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Researchers used location and speed data from two Seattle-area transit networks to create a dashboard that shows the average bus speed between stops, allowing officials to pinpoint slowdowns.
To identify the areas where buses slow down and pinpoint where improvements can be made, researchers are tapping into open bus data.
As part of an ongoing study, researchers at the University of Washington Mobility Innovation Center built an open source tool called TransitVis to help transit officials find chronic slow spots and optimize bus travel time.
Using location data from King County Metro and Sound Transit buses in the greater Seattle metropolitan area, TransitVis illustrates bus network performance on individual street segments. Average transit speeds are calculated in an AWS cloud each day from data captured at 30-second intervals for each active trip.
This information is overlaid on a city map, and with the help of a spatial index, the tool quickly matches and assigns the bus performance to the roadway segment it is traveling. Bus speed is coded by color, showing which routes experience slowdowns. Users can also filter and view the data by median speed, pace, number of traversals and various other metrics.
Transit agencies already collect and openly share route data with developers through the General Transit Feed Specification, but GTFS scheduling data may not accurately reflect actual service.
However, an extension of the format, called GTFS-RT, collects “real-time data from automatic vehicle locators on buses to capture travel speeds and locations with more precision,” a Mobility Innovation Center press release said. With the updated format, transit agencies can better spot problem areas and make improvements along routes. The enhanced insights will also make it easier for planners to make broader adjustments – like padding schedules with extra time between stops or reducing speeds to maintain a reliable schedule for riders.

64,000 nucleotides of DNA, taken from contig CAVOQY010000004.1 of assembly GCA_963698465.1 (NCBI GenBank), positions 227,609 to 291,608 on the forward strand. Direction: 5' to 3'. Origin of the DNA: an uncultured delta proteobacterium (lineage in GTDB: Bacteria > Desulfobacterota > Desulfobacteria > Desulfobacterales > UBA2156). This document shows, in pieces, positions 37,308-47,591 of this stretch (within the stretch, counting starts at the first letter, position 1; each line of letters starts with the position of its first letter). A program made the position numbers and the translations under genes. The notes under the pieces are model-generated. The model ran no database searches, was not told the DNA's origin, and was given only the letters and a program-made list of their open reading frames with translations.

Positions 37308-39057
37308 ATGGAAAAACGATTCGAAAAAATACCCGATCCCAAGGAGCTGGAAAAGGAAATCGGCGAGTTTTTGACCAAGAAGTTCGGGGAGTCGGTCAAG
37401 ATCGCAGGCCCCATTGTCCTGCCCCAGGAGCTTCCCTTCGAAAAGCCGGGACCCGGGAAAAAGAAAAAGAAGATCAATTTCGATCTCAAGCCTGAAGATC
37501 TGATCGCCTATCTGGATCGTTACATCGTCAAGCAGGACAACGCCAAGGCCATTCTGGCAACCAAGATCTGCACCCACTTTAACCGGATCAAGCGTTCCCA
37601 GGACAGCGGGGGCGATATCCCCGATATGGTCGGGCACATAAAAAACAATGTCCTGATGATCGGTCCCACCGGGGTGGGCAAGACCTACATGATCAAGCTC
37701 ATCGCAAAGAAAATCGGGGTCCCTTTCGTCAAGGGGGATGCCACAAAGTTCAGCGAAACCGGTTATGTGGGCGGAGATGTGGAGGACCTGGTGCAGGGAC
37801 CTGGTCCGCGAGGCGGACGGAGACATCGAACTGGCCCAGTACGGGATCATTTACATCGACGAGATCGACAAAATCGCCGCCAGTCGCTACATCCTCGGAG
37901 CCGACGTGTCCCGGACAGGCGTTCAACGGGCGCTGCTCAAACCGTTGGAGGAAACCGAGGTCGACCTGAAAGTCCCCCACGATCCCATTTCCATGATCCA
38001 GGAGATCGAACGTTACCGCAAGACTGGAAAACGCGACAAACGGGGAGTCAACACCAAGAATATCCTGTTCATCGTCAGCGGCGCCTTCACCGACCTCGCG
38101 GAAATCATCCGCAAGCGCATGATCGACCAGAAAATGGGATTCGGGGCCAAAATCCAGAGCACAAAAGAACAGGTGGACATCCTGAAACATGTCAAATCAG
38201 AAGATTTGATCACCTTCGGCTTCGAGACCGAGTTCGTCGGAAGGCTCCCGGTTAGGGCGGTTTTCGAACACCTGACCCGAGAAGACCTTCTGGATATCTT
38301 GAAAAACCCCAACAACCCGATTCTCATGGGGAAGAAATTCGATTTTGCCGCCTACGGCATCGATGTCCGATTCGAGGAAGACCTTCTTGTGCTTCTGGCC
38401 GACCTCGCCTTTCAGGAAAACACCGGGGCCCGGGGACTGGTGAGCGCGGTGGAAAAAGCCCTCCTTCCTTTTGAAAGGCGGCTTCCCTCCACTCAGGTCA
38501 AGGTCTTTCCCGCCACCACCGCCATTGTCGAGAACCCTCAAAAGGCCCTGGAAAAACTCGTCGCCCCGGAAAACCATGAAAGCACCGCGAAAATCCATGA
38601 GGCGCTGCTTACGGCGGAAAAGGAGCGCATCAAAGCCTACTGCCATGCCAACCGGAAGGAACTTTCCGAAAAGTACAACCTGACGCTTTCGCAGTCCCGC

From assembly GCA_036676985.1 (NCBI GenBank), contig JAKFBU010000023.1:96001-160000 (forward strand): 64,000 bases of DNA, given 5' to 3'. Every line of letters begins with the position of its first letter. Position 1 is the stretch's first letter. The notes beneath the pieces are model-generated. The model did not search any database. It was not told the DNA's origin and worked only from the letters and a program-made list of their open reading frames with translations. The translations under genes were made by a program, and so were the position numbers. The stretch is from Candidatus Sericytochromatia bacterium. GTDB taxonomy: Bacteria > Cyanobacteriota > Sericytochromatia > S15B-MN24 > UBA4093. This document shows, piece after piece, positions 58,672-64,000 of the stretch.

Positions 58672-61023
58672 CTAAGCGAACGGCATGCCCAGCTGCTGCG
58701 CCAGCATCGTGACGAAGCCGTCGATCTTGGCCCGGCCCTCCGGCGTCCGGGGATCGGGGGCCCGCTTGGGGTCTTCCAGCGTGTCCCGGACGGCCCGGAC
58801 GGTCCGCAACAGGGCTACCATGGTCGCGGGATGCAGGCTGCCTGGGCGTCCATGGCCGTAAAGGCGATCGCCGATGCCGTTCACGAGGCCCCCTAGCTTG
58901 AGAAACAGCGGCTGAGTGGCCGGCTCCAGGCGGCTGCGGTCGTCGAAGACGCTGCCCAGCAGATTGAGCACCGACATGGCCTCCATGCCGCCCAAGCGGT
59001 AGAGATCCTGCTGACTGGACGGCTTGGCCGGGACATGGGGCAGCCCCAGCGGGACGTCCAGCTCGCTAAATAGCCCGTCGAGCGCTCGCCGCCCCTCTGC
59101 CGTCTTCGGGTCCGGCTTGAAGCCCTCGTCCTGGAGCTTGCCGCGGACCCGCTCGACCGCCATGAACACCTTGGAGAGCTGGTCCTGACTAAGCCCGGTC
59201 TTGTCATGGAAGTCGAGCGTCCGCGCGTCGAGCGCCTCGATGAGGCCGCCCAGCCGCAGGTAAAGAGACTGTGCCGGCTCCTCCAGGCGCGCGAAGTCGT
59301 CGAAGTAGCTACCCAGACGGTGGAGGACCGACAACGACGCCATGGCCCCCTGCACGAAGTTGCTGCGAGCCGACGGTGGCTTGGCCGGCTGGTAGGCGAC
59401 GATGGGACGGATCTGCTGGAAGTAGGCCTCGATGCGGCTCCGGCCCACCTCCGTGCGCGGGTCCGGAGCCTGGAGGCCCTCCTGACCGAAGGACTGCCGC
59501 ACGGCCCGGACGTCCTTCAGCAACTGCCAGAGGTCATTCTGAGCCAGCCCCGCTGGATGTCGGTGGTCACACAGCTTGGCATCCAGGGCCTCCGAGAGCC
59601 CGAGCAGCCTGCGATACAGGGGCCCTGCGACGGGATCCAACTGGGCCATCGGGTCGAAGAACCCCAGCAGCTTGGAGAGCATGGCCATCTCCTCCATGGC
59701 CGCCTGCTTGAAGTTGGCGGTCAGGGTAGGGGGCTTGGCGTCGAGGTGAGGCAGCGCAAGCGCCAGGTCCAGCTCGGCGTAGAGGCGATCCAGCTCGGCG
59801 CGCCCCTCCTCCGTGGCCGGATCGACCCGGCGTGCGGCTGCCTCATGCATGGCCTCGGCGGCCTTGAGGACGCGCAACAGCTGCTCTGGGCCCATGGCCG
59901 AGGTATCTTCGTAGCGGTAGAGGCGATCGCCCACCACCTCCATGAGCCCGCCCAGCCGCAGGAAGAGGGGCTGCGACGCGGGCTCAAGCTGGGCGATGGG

Initially launched in 2020, the project was designed to show city transportation officials where ride-hailing services affected bus schedules, helping them improve management of curbsides, parking changes and loading zones. Early assessments, however, showed the bus routes in question were not affected by curbside pick-ups and drop-offs – but researchers were able to use the real-time data to develop TransitVis.
Mobility Innovation Center officials said the TransitVis research can be used to generate reusable analytical tools for other local agencies and that the tools will eventually be adapted to work with a wider set of GTFS-RT feeds. Improvements in computational efficiency will allow for greater volumes of data to be analyzed by a range of users, and transit agencies will be able to use machine learning to determine causes of delay based on signatures in the GTFS-RT data.
Users will essentially be able to treat the tools as a “plug and play” environment, the university said, enabling other insights related to number of passengers on board, bus speed anomalies and curbside stops.